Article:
Elsberry Leonard Quick
Born: March 26, 1844
Where: Crawfordsville, Montgomery County, Indiana
His Father: Smith Quick
His Mother: Mahala (Tryon) Quick
Moved to Bement, Piatt County, Illinois – as a child
Military: Musician, Private – Company H 107th Illinois – Union – Civil War
The 107th engaged in major action at Spring Hill, Franklin, & Nashville, Tennessee
Married 1st: Mrs. Elizabeth (Arnett) Coffin – she died leaving him a widower
Married 2nd: Mary Rosa Stephan
When: September 29, 1885
Where: Saint Louis, Saint Louis County, Missouri
Made the land run with his wife Mary in the Oklahoma Territory – most likely a “Sooner”
Total number of children from 1st & 3rd marriage: 10
Died: June 30, 1900 – Smallpox
Where: Hitchcock, Blaine County, Oklahoma Territory
Buried: Cottonwood Cemetery, Blaine County, Oklahoma Territory
Below is a photo of Elsberry Quick, it is believed to have been taken in St. Louis, Missouri in the 1880s
I don’t believe my Great Great Granddad cared much for war, at the base of his tombstone is this variation of part of a poem by Sir Walter Scott:
The Official Report of Confederate Lt. Stephen D. Lee, concerning the 107th:
My corps, including Johnson’s division, followed immediately after Cheatham’s toward Franklin. I arrived near Franklin about 4 p.m. The commanding general was just about attacking the enemy with Stewart’s and Cheatham’s corps, and he directed me to place Johnson’s division, and afterward Clayton’s, in position to support the attack. Johnson moved in rear of Cheatham’s corps; and finding that the battle was stubborn General Hood instructed me to go forward in person to communicate with General Cheatham, and if necessary to put Johnson’s division in the fight. I met General Cheatham about dark, and was informed by him that assistance was needed at once. Johnson was at once moved forward to the attack, but owing to the darkness and want of information as to the locality his attack was not felt by the enemy till about one hour after dark.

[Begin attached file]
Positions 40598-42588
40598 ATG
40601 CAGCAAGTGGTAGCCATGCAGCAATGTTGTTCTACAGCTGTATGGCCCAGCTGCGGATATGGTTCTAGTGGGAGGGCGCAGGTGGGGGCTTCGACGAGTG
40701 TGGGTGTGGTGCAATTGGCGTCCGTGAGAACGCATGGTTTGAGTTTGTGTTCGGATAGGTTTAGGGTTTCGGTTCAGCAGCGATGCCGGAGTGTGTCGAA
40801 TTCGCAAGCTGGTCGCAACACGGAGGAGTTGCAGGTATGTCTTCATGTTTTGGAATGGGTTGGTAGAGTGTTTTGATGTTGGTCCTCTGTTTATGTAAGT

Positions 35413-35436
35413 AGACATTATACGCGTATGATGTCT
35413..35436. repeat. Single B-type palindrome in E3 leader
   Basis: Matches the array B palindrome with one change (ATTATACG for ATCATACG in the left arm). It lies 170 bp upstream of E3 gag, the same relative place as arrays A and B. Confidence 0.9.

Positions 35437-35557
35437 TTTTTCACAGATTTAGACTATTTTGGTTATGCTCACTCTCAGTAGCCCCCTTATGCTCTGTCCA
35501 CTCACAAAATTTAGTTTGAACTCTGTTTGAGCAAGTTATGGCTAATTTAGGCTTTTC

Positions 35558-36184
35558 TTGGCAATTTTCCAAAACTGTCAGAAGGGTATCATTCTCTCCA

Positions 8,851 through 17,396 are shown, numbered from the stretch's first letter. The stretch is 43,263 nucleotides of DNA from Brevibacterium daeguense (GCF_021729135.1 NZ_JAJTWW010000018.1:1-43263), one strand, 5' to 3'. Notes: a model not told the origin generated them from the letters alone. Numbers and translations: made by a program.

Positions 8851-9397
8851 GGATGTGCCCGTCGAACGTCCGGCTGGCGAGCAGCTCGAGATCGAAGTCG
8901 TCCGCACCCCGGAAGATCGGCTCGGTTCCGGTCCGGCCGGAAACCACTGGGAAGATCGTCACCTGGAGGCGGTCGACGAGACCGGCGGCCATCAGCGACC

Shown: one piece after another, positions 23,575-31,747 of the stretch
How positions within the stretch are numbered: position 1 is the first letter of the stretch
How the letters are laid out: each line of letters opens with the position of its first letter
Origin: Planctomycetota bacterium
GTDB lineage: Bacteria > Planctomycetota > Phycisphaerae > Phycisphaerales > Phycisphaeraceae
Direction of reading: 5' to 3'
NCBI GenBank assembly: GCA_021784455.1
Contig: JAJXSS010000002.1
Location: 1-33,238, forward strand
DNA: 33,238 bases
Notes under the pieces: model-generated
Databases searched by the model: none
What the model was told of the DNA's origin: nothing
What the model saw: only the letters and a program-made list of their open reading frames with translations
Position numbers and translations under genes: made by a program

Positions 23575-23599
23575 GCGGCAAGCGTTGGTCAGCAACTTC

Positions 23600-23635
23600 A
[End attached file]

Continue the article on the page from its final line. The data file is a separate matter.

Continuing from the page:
This division moved against the enemy’s breastworks under a heavy fire of artillery and musketry, gallantly driving the enemy from portions of his line. The brigades of Sharp and Brantly (Mississippians) and of Deas (Alabamians) particularly distinguished themselves. Their dead were mostly in the trenches and on the works of the enemy, where they nobly fell in a desperate hand-to-hand conflict. Sharp captured three stand of colors. (one thought to be the colors of the 107th Illinois Inf ) Brantly was exposed to a severe enfilade fire. These noble brigades never faltered in this terrible night struggle.
Brigadier – General Manigault, commanding a brigade of Alabamians and South Carolinians, was severely wounded in this engagement while gallantly leading his troops to the fight, and of his two successors in command, Colonel Shaw was killed and Colonel Davis wounded. I have never seen greater evidences of gallantry than was displayed by this division, under command of that admirable and gallant soldier, Maj. Gen. Ed. Johnson.
The enemy fought gallantly and obstinately at Franklin, and the position he held was, for infantry defense, one of the best I have ever seen.
The Union’s Adjutant General’s Report concerning the 107th:
Adjutant General’s Report
November 29, assigned position in the lines near Columbia pike, and, owing to lateness of arriving, had not breastworks complete when the battle commenced. Regiment suffered a severe loss in the death of Colonel Lowry, who fell, mortally wounded, from a minnie ball in head. First Lieutenant Isaac C. Morse, command Company A, was also killed. After fall of Colonel Lowry, the command of the Regiment devolved upon Captain McGraw — Major Milholand being on staff duty.Arrived at Nashville, December 1. During battle of Franklin, the Regiment captured two stands of enemy’s colors, and had its own colors seized, but they were recovered by Private Walker, of Company G, who killed the enemy seizing them.